Sometimes a YouTube video deserves more nuanced feedback than a simple comment, or a “thumbs up” or a “thumbs down”. YouTube today is testing timed-specific emoji reactions for a small group of users. Viewers can throw out an emoji when a specific moment in a video resonates with them (or doesn’t).
Users can also get a feel for how others reacted throughout the duration of a video. There will be a separate reaction panel in the comment section of each video that will display emoji reactions by the moment, similar to features already offered by Facebook Live and Twitch.
“If you’re watching a video that is part of this experiment, you can react and see crowd reactions by opening the comment section of the video and tapping into the reaction panel. The test will also show you which moments other viewers are reacting to (which will be anonymized – we won’t show who sent each reaction). We’re testing multiple sets of reactions and will add or remove reactions based on how the experiment goes!,” wrote Meaghan, a representative from Team YouTube.
Google frequently experiments with new features on YouTube, but they don’t always become permanent. YouTube recently tested letting users time their comments to specific points in a video and hiding the “dislike” button. As far as user engagement goes, YouTube is relatively light on options.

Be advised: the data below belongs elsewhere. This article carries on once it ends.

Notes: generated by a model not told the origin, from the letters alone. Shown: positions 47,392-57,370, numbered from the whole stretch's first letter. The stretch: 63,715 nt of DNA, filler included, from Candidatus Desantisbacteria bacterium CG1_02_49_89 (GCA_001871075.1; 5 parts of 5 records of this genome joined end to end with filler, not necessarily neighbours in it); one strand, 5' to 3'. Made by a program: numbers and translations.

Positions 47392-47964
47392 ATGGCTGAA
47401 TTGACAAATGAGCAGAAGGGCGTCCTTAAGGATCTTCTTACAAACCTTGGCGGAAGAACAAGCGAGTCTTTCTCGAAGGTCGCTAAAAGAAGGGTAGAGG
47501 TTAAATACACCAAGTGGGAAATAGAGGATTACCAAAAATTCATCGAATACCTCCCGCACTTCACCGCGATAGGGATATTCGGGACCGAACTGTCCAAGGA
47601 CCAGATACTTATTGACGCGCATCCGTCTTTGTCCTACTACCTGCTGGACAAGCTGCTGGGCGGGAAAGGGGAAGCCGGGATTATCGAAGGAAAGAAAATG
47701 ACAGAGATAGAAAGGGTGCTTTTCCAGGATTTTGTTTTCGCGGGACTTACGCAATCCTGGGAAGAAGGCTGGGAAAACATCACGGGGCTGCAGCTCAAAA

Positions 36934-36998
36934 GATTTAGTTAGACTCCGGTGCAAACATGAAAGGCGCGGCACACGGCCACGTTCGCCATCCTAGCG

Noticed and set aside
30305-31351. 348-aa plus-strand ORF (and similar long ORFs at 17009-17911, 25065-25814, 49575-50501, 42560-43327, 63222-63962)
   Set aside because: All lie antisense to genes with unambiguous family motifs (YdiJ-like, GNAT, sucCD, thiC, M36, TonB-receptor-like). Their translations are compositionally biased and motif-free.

Emoji reactions have been hit-or-miss on other social media platforms. Twitter experimented with emoji reactions to tweets last year, and reactions were largely ambivalent. But unlike tweets, videos are a lengthier medium and more likely to elicit a multitude of reactions. YouTube creators are likely to receive more detailed user feedback via emoji as well, such as being able to nail down if a joke landed or bombed.
YouTube is testing emoji reactions on a small number of channels to start but will expand the feature depending on the reception. Users will have a wide array of emoji reactions at their disposal, including the face with tears of joy, a heart, the shocked face, the celebration party poppers, the “keep it 100” sign, a question mark, the idea light bulb and a screaming cat.